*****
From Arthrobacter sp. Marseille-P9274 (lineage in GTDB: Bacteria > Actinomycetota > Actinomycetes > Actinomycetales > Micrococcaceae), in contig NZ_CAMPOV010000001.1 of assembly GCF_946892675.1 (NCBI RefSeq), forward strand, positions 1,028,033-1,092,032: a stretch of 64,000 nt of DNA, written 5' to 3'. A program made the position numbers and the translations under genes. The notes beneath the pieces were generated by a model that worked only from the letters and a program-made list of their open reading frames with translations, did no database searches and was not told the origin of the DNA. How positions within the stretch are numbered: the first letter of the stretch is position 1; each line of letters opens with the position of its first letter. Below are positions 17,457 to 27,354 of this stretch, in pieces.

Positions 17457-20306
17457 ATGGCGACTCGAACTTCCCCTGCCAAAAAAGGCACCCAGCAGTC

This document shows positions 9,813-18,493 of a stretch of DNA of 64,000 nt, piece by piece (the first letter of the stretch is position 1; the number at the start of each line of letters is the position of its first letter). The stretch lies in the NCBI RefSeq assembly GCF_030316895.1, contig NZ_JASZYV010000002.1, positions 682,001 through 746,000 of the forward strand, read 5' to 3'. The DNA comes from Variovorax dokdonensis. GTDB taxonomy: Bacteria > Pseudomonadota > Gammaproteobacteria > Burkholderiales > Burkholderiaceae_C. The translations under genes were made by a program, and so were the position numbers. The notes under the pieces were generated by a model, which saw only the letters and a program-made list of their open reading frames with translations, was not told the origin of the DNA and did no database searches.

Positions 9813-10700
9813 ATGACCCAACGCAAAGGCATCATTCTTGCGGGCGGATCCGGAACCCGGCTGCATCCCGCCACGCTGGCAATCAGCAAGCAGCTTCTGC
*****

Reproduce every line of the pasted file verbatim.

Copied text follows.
From Arthrobacter sp. Marseille-P9274 (lineage in GTDB: Bacteria > Actinomycetota > Actinomycetes > Actinomycetales > Micrococcaceae), in contig NZ_CAMPOV010000001.1 of assembly GCF_946892675.1 (NCBI RefSeq), forward strand, positions 1,028,033-1,092,032: a stretch of 64,000 nt of DNA, written 5' to 3'. A program made the position numbers and the translations under genes. The notes beneath the pieces were generated by a model that worked only from the letters and a program-made list of their open reading frames with translations, did no database searches and was not told the origin of the DNA. How positions within the stretch are numbered: the first letter of the stretch is position 1; each line of letters opens with the position of its first letter. Below are positions 17,457 to 27,354 of this stretch, in pieces.

Positions 17457-20306
17457 ATGGCGACTCGAACTTCCCCTGCCAAAAAAGGCACCCAGCAGTC

This document shows positions 9,813-18,493 of a stretch of DNA of 64,000 nt, piece by piece (the first letter of the stretch is position 1; the number at the start of each line of letters is the position of its first letter). The stretch lies in the NCBI RefSeq assembly GCF_030316895.1, contig NZ_JASZYV010000002.1, positions 682,001 through 746,000 of the forward strand, read 5' to 3'. The DNA comes from Variovorax dokdonensis. GTDB taxonomy: Bacteria > Pseudomonadota > Gammaproteobacteria > Burkholderiales > Burkholderiaceae_C. The translations under genes were made by a program, and so were the position numbers. The notes under the pieces were generated by a model, which saw only the letters and a program-made list of their open reading frames with translations, was not told the origin of the DNA and did no database searches.

Positions 9813-10700
9813 ATGACCCAACGCAAAGGCATCATTCTTGCGGGCGGATCCGGAACCCGGCTGCATCCCGCCACGCTGGCAATCAGCAAGCAGCTTCTGC